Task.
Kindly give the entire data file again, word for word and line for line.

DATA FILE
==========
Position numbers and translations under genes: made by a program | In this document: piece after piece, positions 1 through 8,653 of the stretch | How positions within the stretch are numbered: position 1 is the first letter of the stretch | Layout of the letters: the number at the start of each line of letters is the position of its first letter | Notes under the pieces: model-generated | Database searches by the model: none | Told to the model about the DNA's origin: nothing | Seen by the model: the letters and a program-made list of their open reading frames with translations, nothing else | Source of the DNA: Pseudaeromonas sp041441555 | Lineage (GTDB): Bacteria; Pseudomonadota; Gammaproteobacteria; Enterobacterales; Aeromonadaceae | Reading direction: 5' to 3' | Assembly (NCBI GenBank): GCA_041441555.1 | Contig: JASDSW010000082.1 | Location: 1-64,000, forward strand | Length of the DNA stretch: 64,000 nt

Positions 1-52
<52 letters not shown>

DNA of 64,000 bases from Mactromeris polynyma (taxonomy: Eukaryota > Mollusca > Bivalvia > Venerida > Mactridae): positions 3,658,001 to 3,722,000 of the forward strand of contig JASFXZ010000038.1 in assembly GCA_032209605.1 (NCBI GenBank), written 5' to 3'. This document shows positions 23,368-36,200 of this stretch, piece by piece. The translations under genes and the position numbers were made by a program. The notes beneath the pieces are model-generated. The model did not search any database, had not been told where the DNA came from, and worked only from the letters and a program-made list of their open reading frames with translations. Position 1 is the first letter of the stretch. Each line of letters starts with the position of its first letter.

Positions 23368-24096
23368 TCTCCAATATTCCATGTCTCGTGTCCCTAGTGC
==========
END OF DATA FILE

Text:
Position numbers and translations under genes: made by a program | In this document: piece after piece, positions 1 through 8,653 of the stretch | How positions within the stretch are numbered: position 1 is the first letter of the stretch | Layout of the letters: the number at the start of each line of letters is the position of its first letter | Notes under the pieces: model-generated | Database searches by the model: none | Told to the model about the DNA's origin: nothing | Seen by the model: the letters and a program-made list of their open reading frames with translations, nothing else | Source of the DNA: Pseudaeromonas sp041441555 | Lineage (GTDB): Bacteria; Pseudomonadota; Gammaproteobacteria; Enterobacterales; Aeromonadaceae | Reading direction: 5' to 3' | Assembly (NCBI GenBank): GCA_041441555.1 | Contig: JASDSW010000082.1 | Location: 1-64,000, forward strand | Length of the DNA stretch: 64,000 nt

Positions 1-52
<52 letters not shown>

DNA of 64,000 bases from Mactromeris polynyma (taxonomy: Eukaryota > Mollusca > Bivalvia > Venerida > Mactridae): positions 3,658,001 to 3,722,000 of the forward strand of contig JASFXZ010000038.1 in assembly GCA_032209605.1 (NCBI GenBank), written 5' to 3'. This document shows positions 23,368-36,200 of this stretch, piece by piece. The translations under genes and the position numbers were made by a program. The notes beneath the pieces are model-generated. The model did not search any database, had not been told where the DNA came from, and worked only from the letters and a program-made list of their open reading frames with translations. Position 1 is the first letter of the stretch. Each line of letters starts with the position of its first letter.

Positions 23368-24096
23368 TCTCCAATATTCCATGTCTCGTGTCCCTAGTGC